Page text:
economy going to help his reelection campaign. i wonder what you think about the general state about growth in 2019. do you expect a significant slowing or even a recession? it seems like markets are tried to tell us. >> interesting question. , i argue the chat global economy has been fragmenting. is the tax will see cuts beginning to filter out. if we do not see more stimulus year, ina in q2 of next think profits look pretty dull. that is what i think the markets are beginning to sniff. when one looks at money growth data, one would be questioning
whether the fed should continue to do monte tightening. and i think you and i will be time we don'tthe brexit whether the ecb has also made a policy mistake with quantitative easing. anna: we will talk about the ecb in just a moment. you think there are fundamental reasons for the stocks to retreat. see steve mnuchin blaming volatility on the volcker rules, computerized trading. but you think there are reasons to take a step back and sell off? >> yes. i would argue that expectations, particularly in the u.s., may have gotten carried away because of tax reform. think tax reform means i want to play half valuation to u.s. equities. , maybe look into 2019 there early consensus is just too high for an economy that will be slowing to a 2% pace year.
-- next year. matt: what do you think about mnuchin's concerns? these high-speed trading concerns are ones i have not heard, to be frank, since the financial crisis. is that a problem? our algorithms a problem? the quad a complaint has been much louder and we have heard it from previously successful, wealthy hedge fund managers. >> the underlying structure is becoming more and more under strain. my handthe picture in shows that over half of u.s. equities are now traded by machine. often in only one share sizes. so they are not helping, there delivering unreal liquidity into the markets. policymakers 10 years ago took away the ability for there to be a backstop for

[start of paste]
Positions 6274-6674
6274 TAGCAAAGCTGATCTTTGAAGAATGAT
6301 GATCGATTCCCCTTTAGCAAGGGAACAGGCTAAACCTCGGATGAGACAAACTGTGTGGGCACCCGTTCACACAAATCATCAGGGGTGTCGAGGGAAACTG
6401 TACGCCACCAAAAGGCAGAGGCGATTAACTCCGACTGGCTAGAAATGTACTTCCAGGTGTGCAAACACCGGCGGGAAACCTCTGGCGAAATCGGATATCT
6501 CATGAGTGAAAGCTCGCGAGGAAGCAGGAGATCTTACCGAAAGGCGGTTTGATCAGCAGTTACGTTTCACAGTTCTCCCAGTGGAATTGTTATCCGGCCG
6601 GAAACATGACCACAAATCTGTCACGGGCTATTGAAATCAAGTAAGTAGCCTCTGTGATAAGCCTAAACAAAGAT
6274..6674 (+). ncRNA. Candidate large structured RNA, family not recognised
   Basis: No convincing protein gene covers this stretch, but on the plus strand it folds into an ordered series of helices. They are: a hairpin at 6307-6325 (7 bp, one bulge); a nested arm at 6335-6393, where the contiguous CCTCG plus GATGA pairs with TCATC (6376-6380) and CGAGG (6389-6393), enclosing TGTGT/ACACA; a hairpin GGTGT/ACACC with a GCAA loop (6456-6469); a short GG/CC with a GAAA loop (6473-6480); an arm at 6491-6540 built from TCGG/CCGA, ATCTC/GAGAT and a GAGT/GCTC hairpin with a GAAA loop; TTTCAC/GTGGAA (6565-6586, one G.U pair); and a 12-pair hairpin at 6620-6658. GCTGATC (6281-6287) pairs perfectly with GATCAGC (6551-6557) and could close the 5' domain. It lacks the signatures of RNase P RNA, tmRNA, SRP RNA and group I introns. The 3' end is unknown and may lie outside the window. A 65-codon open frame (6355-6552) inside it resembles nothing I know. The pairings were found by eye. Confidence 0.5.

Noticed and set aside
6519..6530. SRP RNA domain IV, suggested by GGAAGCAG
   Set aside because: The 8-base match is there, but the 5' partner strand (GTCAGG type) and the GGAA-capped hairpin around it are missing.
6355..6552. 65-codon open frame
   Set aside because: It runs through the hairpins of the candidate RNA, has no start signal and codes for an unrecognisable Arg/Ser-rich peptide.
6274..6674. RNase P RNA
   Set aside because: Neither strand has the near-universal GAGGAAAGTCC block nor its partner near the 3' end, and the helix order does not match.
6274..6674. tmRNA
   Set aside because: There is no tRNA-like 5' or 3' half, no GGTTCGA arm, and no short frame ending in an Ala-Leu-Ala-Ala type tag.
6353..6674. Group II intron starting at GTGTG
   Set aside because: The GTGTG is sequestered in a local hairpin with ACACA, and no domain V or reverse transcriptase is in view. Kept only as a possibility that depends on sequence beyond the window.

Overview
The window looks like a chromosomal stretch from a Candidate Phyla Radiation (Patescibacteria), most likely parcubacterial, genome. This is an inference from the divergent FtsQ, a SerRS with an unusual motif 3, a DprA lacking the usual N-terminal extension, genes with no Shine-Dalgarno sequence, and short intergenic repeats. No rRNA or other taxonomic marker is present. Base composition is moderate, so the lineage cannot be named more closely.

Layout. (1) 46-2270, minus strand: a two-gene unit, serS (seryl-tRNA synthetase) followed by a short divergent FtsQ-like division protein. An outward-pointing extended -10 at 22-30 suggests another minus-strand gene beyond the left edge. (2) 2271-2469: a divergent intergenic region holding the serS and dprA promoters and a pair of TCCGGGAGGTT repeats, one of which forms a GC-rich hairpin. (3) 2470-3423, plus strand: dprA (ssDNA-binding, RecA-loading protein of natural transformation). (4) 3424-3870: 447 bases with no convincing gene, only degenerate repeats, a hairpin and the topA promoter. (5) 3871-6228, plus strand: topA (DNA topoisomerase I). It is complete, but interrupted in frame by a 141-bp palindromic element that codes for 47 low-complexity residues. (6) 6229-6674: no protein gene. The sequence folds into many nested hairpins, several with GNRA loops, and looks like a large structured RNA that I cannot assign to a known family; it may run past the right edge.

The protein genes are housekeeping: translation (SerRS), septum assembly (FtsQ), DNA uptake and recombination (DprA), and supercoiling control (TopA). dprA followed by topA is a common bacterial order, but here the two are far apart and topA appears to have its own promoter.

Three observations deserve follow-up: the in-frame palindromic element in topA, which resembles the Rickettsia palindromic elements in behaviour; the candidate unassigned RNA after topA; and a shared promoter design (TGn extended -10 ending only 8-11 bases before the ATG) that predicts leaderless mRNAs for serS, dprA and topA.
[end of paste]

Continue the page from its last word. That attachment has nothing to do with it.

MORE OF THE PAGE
the markets, unless you think the central banks are now the backstop. so they cannot take the other side of the trades, the pension funds cannot. so i think we are to see regulation come back to bite us. leveraged in the financial crisis and now cannot help the market. we're going to see gapping like we did. i think that gives opportunity to asset managers who can be active and take opportunities when the market becomes illiquid and dynamic. anna: think you very much, stay with us. neil dwayne at allianz. let's continue the conversation. what's coming up, let's take a quick check of the markets. the overall picture, we are a little stronger. waiting for the fed is the big headline. up by nearly 6% this morning, climbing the most in more than 10 years as they do a deal.
mixed picture in terms of what is going on. we have gains across of the core, but losses in some places in scandinavia. let's go to annamarie with a look at some of the stock movers. >> let's kick it up, just short of 5.5%. one of the biggest gainers this morning. it creates the world's biggest supplier of over-the-counter medicines. the u.k. company will be the leader in this. downside, us to the one of the biggest losers down more than 6%, the french banking business took a 260 million euro hit to do with the hedges in asia. this is the first investment bank to really report to this hit from the volatility is going on.